Prometric Center where I took the USMLE Step 3 What is the USMLE? In order to apply for licensure to practice medicine in the states, one must complete the United States Medical Licensing Exam, also known as the USMLE. The USMLE is not one exam, but several, taken as a series of exams over the course of med school and residency.  There are four exams, divided into…

Beginning of the End

Ho Family And just like that, there goes another year of residency. Every July 1, all around the US, hospitals start seeing a new set of faces taking care of patients, working with the rest of the staff. They are the new doctors, the interns. That same day, the previous interns also take their role as the new second-year residents, and the…

An Exciting Day

AUC Benji_0244 Do you remember when you were a kid and wondered what you will be when you grew up? Well, today is that special day when many of my medical colleagues find out. It’s Match Day! Congratulations to all those who matched this year. I am truly impressed by the matches AUC graduates have placed this year. Going through my Facebook, I…

Why Family Medicine?

IMG_2915.JPG My Family Why Family Medicine? It is a very satisfying field, particularly if you love building relationships with patients and their families. I’ve gotten to treat both parents and their kids. I’ve even got to take care of a pregnant woman, deliver her baby, then take care of both her newborn and herself post-partum. The range of practice is wide,…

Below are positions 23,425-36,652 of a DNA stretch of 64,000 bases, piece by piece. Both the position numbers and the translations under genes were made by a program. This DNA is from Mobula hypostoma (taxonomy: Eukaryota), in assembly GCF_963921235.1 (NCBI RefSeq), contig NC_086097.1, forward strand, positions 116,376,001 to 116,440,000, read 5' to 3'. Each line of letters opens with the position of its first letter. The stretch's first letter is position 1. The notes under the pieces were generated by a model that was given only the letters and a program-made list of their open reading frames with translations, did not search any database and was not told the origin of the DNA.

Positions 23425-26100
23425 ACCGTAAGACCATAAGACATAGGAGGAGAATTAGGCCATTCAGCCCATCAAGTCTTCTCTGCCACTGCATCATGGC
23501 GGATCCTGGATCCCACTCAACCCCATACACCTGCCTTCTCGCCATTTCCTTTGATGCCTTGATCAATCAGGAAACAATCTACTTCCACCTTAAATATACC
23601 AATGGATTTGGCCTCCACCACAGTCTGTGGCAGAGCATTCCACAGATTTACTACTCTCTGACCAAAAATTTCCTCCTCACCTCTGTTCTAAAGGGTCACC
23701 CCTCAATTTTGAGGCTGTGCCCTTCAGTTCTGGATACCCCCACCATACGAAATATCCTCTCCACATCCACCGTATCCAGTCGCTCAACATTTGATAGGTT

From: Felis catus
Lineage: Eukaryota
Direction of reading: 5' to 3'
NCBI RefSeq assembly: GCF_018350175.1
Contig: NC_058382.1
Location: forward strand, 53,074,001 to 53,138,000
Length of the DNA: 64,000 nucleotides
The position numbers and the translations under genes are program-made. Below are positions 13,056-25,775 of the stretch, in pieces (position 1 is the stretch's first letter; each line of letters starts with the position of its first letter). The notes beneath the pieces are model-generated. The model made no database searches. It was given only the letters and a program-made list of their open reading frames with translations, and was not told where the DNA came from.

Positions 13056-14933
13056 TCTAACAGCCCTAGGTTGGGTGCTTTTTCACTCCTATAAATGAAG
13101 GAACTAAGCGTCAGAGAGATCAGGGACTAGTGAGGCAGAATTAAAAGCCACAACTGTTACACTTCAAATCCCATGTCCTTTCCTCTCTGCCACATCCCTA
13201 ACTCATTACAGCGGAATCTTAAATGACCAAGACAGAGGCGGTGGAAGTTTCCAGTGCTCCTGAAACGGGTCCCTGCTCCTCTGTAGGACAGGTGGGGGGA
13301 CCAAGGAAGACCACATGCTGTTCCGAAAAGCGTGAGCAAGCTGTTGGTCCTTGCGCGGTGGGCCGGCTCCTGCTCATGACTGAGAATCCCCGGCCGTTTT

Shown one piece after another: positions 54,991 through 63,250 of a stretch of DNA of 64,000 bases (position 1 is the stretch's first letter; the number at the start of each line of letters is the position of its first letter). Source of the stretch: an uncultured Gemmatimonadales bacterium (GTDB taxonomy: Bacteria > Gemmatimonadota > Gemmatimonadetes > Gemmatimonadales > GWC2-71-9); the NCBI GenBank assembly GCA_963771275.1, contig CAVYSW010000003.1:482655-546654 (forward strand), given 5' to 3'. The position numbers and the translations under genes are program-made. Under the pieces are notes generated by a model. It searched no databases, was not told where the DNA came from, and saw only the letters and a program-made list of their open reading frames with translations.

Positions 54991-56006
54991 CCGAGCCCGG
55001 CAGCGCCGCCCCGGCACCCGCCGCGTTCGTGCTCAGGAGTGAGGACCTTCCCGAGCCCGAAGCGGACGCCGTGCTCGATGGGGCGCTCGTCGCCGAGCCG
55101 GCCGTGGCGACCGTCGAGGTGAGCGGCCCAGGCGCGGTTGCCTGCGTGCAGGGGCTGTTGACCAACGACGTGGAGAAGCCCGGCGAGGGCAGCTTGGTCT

End of Intern Year

IMG_7213 High Falls, Georgia with my co-residents. So it’s come to this day, the end of internship year. There’s no doubt that there were some rough days and sleepless nights during the past 365 days, but there were also many days when I came home with a smile knowing I did something significant for someone else. As for my co-residents, I have really…

Return to the Caribbean

Our ship The last time I saw the Caribbean was the day I hauled my bags to the airport and flew away from St. Maarten where I had been living for two years for Basic Sciences, to move back to the states to start my clinical rotations. That was in the fall of 2011. It wasn’t until nearly four years later, this past month,…

Dos and Don’ts for Residency Application and Interview

MCCG_Main_Tower_300_225.JPG It’s that time of the year again… interview season. It didn’t seem that long ago that I was interviewing here and meeting my current colleagues for the first time. Today, I find myself on the other side of the dinner table, interviewing candidates who I will potentially work with next year. I’ve gotten to read many applications, and met many interviewees, and…

Hobby

IMG_5746-0.JPG Hey folks, I know I haven’t blogged in a while, but I am still here, surviving my intern year. Residency has been pretty busy thus far, but there hasn’t been a day gone by where I haven’t come home feeling I’ve had a productive day. My intern experience thus far has been pretty inpatient-heavy. I’ve had two months of internal medicine…

45 Thoughts Running Through My Head During Match Season

IMG_2667 It’s that time of year again, when all medical students who are transitioning into doctors go through a rite of passage called the Match season. I can’t believe it’s been a year already since I went through mine. It hasn’t been that long since I’ve been on this side of the Match, and already,  I will be interviewing applicants like…